On paper, the JDM Residential Treatment Center seemed like a
wonderful place to send abused children from troubled homes.
It offered 120 secluded acres in St. Charles County on which
they could fish, hike and learn about nature. Two doctors were
among its founders, and a professional counselor was to be in
charge. The treatment program called for extensive use of pet
therapy, group counseling and structured recreational activities. A
church operated the center.
Always in need of places to send the growing number of abused
children in its custody, the Missouri Division of Family Services
began placing children at JDM in January, at a cost to taxpayers of
$1,420 a month per child.
Over the last few months, though, state investigators have
learned that the reality at JDM was much different from the
promises in its paperwork.
Since February, state child-abuse investigators have
substantiated three incidents of child abuse at the home, two of
them serious. A new investigation got under way Thursday.
The home has had six executive directors this year, and was
without one for five weeks this summer.
The home flunked 175 out of 234 checkpoints in an inspection in
The home's pantry was sometimes bare, and children were forced
to fend for themselves. Last winter, the thermostat was kept at 55
On Aug. 9, the Division of Family Services stopped placing
children at the home after a special investigator found
"substantial problems" in an unannounced visit. But the agency
left two children there, one of them diabetic, until Friday.
Shortly after the boys were removed, the home surrendered its
How did a children's home with such a blemished record continue
to operate - at state expense - for so long?
"The basic reason is fairness," said Carmen Schulze, director
of the Division of Family Services. "We wanted to give them a
chance to do remediation, to bring their program up to snuff and
A Former Nursing Home
The JDM Residential Treatment Center occupies an old farmhouse
on Schnarre Road, near Foristell, which is about 60 miles west of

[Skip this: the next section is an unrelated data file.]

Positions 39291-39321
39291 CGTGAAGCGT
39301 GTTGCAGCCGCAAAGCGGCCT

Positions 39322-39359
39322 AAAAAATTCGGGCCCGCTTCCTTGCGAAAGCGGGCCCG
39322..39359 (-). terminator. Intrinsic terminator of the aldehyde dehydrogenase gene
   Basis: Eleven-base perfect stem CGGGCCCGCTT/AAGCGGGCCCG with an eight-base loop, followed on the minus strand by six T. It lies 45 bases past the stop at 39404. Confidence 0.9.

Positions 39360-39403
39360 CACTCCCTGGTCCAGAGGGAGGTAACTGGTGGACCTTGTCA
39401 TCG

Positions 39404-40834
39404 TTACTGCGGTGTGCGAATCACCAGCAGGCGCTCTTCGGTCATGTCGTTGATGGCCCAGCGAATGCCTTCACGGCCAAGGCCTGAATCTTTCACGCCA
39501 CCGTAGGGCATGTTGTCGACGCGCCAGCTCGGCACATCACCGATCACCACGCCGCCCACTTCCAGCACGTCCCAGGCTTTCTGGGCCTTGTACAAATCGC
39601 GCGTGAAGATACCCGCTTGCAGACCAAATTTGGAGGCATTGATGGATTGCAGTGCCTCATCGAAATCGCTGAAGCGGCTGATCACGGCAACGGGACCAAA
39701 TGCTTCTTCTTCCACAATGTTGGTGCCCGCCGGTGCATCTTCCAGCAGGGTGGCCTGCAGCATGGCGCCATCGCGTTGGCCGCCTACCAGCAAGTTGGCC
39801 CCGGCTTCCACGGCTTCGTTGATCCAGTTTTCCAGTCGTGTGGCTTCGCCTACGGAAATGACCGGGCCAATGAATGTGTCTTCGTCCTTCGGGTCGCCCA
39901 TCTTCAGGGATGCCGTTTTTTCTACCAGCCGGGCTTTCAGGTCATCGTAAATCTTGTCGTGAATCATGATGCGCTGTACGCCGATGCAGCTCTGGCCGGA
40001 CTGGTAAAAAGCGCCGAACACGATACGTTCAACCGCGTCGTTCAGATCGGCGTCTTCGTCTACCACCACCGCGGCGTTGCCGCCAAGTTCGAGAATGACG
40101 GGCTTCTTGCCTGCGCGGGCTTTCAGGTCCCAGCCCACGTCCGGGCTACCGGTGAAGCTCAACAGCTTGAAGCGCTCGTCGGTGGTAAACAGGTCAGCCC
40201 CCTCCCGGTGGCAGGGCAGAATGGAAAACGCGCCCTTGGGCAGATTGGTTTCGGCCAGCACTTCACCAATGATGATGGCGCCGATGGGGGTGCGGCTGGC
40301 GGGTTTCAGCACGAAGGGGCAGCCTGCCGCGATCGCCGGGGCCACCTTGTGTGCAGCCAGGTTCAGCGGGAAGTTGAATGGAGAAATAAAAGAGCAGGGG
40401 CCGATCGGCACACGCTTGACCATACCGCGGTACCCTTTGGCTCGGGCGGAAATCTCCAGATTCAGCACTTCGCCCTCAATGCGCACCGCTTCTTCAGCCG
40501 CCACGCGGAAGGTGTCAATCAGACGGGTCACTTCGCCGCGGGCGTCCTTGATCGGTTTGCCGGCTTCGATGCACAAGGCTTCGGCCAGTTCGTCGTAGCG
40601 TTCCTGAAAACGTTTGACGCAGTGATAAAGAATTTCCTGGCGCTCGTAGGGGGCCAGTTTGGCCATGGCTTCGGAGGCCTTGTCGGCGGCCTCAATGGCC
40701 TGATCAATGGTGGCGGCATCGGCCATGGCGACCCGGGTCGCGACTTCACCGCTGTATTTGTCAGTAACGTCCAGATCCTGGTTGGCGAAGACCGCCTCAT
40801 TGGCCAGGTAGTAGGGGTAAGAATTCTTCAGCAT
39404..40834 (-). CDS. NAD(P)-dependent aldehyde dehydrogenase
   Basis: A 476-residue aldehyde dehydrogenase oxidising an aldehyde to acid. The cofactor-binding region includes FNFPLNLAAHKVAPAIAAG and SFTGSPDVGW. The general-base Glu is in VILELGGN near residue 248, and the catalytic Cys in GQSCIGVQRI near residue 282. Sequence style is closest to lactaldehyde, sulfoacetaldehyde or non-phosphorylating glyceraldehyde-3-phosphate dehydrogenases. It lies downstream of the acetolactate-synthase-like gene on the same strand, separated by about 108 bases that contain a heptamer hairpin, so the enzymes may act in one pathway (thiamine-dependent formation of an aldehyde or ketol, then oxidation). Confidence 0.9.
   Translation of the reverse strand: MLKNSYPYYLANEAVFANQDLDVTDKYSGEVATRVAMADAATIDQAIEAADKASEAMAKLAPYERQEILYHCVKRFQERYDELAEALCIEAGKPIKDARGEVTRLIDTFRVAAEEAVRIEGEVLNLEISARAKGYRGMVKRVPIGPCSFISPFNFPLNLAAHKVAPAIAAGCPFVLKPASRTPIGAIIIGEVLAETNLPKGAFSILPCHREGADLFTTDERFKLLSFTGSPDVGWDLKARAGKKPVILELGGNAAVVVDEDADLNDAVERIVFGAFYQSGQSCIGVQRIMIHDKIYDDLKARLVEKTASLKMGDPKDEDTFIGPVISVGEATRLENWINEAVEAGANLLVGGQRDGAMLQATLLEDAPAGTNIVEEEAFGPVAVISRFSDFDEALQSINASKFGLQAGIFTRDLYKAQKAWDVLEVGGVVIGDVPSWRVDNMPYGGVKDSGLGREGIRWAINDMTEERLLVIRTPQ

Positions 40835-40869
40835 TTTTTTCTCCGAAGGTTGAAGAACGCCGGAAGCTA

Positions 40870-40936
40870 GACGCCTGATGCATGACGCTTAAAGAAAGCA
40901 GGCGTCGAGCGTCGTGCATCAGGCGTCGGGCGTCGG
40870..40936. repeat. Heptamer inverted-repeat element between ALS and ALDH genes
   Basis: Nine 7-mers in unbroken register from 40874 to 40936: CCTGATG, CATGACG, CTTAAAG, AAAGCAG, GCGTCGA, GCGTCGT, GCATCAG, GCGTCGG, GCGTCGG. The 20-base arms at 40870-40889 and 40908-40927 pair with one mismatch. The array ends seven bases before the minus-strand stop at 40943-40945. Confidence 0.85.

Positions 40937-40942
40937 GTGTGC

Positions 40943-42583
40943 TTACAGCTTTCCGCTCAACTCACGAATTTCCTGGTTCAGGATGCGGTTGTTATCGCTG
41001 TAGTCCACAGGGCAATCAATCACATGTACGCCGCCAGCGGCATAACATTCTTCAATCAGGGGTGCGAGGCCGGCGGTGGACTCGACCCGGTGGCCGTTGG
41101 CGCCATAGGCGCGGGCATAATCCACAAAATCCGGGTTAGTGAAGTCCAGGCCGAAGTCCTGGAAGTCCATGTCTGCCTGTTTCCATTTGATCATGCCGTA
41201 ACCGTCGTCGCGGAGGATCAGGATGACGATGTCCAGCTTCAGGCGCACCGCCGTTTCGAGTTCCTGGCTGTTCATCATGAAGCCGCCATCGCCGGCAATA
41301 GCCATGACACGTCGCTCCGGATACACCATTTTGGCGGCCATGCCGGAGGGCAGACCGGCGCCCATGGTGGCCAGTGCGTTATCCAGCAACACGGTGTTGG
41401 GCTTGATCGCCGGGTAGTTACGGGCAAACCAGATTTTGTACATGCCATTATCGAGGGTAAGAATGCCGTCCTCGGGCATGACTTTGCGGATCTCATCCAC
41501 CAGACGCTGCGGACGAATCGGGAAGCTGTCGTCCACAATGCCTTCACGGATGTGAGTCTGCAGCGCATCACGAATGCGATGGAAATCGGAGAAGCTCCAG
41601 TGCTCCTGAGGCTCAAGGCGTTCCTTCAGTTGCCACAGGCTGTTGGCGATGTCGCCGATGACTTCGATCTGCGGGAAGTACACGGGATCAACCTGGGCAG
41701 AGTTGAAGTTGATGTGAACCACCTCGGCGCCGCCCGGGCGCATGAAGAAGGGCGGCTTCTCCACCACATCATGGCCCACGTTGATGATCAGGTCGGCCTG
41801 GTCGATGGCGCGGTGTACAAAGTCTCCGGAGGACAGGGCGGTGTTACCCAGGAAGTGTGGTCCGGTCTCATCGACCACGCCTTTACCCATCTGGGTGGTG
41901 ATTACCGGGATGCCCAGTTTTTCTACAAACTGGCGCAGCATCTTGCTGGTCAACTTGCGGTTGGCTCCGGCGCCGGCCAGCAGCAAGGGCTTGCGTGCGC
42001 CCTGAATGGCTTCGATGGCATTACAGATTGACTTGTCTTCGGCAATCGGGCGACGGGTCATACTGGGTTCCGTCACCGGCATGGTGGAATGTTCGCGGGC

St. Louis. The center's owner is Cedar Valley Church, a church
incorporated Oct. 14, 1992, the day after the treatment center was
Dr. Kelly Mills of Wentzville was the founding board president
of the church; his sister, Dr. Brenda Mills Kluttz, also of
Wentzville, was the founding board president of the home. The two
practice medicine at a clinic in Dellwood.
According to St. Charles County records, Mills bought the farm
in 1983. In 1985, he transferred ownership to Cedar Valley Farm #2,
a nonprofit corporation he had set up to operate an 11-bed nursing
home, called the Stress Farm. Mills, an internist, was the nursing
The nursing home stopped operating in 1990 after a history of
state rules violations, including numerous sanitation problems, the
housing of patients in a windowless basement and haphazard serving
On a visit in January 1989, state inspectors found no staff on
the premises, a patient in charge and patients dispensing medicine
to one other. Patients and family members told inspectors that no
staff person had been on duty for more than a week.
$72,000 A Year In Rent
In August 1992, Mills and Kluttz told the Division of Family
Services that they wanted to start up a home for abused children on
the same site. It was to be named JDM after their mother: Jessie D.
Last December, Kelly Mills transferred the farmhouse and one
acre of the 120-acre property to the church. The garage on the
property was converted into a chapel. And on Dec. 31, the Division
of Family Services issued a license to Cedar Valley Church to
operate a 14-bed residential treatment center for some of the
state's most troubled youths - children removed from their homes
because of abuse or neglect. …